As a reminder, the U.S. Census, mandated by the Constitution, is a decennial survey that counts every resident in United States. The data is used to allocate Electoral College votes and congressional seats by state.  In addition, it helps the government determine how to allocate roughly $4 billion in federal funds to local communities that help pay for infrastructure like schools, hospitals, roads, public works, and other vital programs. The U.S. Census Bureau also administers the monthly American Community Survey—comprised of the long form census questions—sent to about 295k households a month. You can read more about the work of the Bureau and how the data are used here.

A New Collection Methodology Puts the Census in Danger

Replicating the 2020 census using the 2010 methodology would cost $17.8 billion, but Congress has mandated that the Census Bureau limit spending to meet the 2010 census budget ($13 billion over ten years).   

To comply, the bureau hoped to implement a new system, adding online and phone data collection, in addition to mail and in-person visits, that will ultimately keep costs in line. However, any change in methodology requires rigorous planning and testing to ensure results are accurate and replicable. For example, when moving a brand tracker from the phone to web, you typically run tandem data collections (both via phone and online) for the first wave and then compare the results. This testing requires extra work, and initially may cost more, but it’s critical to ensure the results from the new methodology are comparable and will save money in the long run.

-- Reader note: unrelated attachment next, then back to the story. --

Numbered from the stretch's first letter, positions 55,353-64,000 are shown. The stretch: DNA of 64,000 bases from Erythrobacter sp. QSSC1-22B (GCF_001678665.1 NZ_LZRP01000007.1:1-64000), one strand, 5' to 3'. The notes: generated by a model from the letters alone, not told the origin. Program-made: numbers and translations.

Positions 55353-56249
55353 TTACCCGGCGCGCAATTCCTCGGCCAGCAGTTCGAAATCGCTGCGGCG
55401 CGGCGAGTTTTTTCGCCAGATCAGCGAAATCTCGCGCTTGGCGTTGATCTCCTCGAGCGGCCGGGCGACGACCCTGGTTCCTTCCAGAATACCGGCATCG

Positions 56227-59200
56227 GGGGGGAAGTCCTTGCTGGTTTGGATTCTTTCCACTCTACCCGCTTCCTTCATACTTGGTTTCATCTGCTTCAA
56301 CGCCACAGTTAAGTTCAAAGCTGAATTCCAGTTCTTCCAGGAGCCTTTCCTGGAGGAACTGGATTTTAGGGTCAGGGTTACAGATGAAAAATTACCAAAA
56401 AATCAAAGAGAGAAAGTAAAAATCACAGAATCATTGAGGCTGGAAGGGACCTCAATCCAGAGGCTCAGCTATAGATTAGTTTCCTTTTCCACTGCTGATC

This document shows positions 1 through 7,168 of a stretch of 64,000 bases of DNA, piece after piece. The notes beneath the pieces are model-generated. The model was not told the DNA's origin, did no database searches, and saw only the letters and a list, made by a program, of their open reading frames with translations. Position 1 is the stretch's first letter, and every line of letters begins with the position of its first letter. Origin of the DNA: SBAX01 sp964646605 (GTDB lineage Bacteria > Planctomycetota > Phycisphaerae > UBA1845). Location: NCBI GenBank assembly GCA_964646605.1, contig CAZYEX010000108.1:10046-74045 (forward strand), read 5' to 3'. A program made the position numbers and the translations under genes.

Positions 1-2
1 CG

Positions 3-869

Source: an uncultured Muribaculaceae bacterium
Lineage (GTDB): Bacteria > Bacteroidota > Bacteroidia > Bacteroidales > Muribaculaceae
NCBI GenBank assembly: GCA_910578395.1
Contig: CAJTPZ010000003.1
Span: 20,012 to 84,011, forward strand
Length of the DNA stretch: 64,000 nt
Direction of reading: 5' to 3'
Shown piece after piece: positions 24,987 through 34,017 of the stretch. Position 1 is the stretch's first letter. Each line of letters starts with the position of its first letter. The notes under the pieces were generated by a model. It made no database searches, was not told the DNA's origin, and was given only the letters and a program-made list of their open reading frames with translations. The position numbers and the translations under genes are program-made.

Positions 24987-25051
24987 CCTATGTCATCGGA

The scope and costs of the census far exceed my brand tracker example, and given the uncertainty of the census budget, it’s unclear whether the census will be able to properly test their new methodology before implementation. If funding isn’t there for testing, the Census Bureau runs the risk of missing the mark.